Tuesday, January 03, 2006

Create A Memorable Message

As I’ve been driving around town, I’ve been listening to some writing tapes. A panel was talking about book creation and in particular book promotion. One speaker, a media coach, suggested you create six sound bites (or short segments) which are the key messages from your book. You will want to have these messages written down—and practice them.

This media coach told about working with a client on these six key points. The pair crafted their points then she sent the writer off to practice. When the pair connected for another session the next day, there was no improvement.  Then the coach asked the writer if she practiced. “Of course, I practiced,” the writer retorted.

“Did you practice reading the sound bites aloud,” the coach asked. To the writer’s chagrin, she admitted that she had silently read the points several times without saying anything aloud. Sound bites are meant to be used verbally or out loud.  You need to craft these key messages and have them firmly in your mind.  Then when you have a media interview or participate in a radio interview or even a television segment, you can naturally weave these sound bites into the session.

Why work on it ahead of time? It’s because these sessions happen on a fast-paced schedule. In what seems like the blink of an eye, your session will be over. When you walk away from the interview or hang up the phone or whatever, you want to make sure you’ve gotten several of your key talking points into that interview.

What if you get a question which is off base and you have no idea how to answer? A publicist on this panel suggested an interesting solution: just transition with something like, “Well, that’s an interesting question…” then move right into one of your key talking points for your book. Some of you may be sputtering, “What about the question you didn’t answer?” The publicist said, “No one will recall the question but they will remember your answer. The answer is critical and it’s important for you to shape that answer with your message.”

OK, you don’t have a book to promote but are at an earlier stage where you are trying to get a publisher to take your book in the first place. How can you apply this material to your writing?  You will need these six points (or maybe it’s ten points or twelve points for a book). These points will be the keys to your book proposal. They will be the marketing hooks for your idea to get a publisher enthused about the potential audience. They will be crucial to your success in finding a publisher. If you don’t know the key point or points of your message, then you can’t make it memorable. It will simply be one more email or one more manuscript in the editor’s pile to process.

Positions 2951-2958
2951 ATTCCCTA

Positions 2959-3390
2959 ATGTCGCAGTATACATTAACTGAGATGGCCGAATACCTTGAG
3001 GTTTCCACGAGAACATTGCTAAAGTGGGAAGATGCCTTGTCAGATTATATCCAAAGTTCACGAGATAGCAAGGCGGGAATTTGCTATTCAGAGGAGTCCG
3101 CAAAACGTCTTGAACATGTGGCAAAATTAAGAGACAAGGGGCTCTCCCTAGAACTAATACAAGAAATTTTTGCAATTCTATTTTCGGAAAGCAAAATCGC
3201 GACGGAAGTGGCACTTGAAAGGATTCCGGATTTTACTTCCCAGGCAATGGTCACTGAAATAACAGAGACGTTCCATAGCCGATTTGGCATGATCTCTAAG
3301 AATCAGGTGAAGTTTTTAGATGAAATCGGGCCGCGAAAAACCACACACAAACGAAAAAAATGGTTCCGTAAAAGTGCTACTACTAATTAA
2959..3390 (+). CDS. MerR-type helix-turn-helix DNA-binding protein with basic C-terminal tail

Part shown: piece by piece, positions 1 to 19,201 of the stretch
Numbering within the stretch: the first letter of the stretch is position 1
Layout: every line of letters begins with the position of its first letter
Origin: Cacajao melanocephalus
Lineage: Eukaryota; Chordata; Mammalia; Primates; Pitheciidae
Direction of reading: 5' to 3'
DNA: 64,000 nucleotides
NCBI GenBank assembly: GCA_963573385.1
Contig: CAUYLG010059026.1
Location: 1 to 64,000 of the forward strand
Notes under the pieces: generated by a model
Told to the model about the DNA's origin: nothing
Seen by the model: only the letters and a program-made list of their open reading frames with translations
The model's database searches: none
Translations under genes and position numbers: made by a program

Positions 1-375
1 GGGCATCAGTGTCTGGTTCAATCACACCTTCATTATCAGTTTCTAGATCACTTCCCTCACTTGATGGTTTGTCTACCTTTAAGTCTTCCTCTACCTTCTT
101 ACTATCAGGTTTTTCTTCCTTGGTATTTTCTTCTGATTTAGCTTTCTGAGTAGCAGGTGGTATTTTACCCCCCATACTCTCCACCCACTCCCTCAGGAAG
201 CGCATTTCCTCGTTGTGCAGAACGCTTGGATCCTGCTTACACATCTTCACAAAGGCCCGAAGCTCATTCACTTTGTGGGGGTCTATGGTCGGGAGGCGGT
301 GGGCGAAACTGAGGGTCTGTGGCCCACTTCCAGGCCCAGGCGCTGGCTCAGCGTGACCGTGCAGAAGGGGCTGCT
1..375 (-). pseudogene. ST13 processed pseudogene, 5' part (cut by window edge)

Let’s get out of that slush pile and create a memorable message that translates into helping many people in the days ahead.


5 Comment:

At 2:43 PM, Blogger Mary DeMuth Left a note...

This is helpful as I start the interview process in a few weeks. Thanks!

At 8:54 PM, Blogger Shesawriter Left a note...

Hi Terry,

I'm currently enduring the submission process now. My agent started back in October, so I'm expecting a wild rush of rejections to flood in any day. (g) Okay, I'm supposed to think positive. I'm expecting .... responses any day now. (vbg) I stumbled across your blog last week and have since returned. I love you insightful posts.


At 9:01 PM, Blogger Dineen A. Miller Left a note...

So, let's say, in reguards to a book, you have 10 to 12 key points. Is one of them the high concept or do they support the theme?

At 7:22 AM, Blogger Terry Whalin Left a note...


There is no right or wrong way to build the book part of the memorable message--but I would say you will build those 10-12 points toward a unified theme. My key point in this post was to talk about preparing several key messages from your book--then using those messages repeatedly in the promotion process.

The Writing Life

At 8:39 AM, Blogger HarryC Left a note...

Good job, Terry. These are great tips for anyone working to promote a message.


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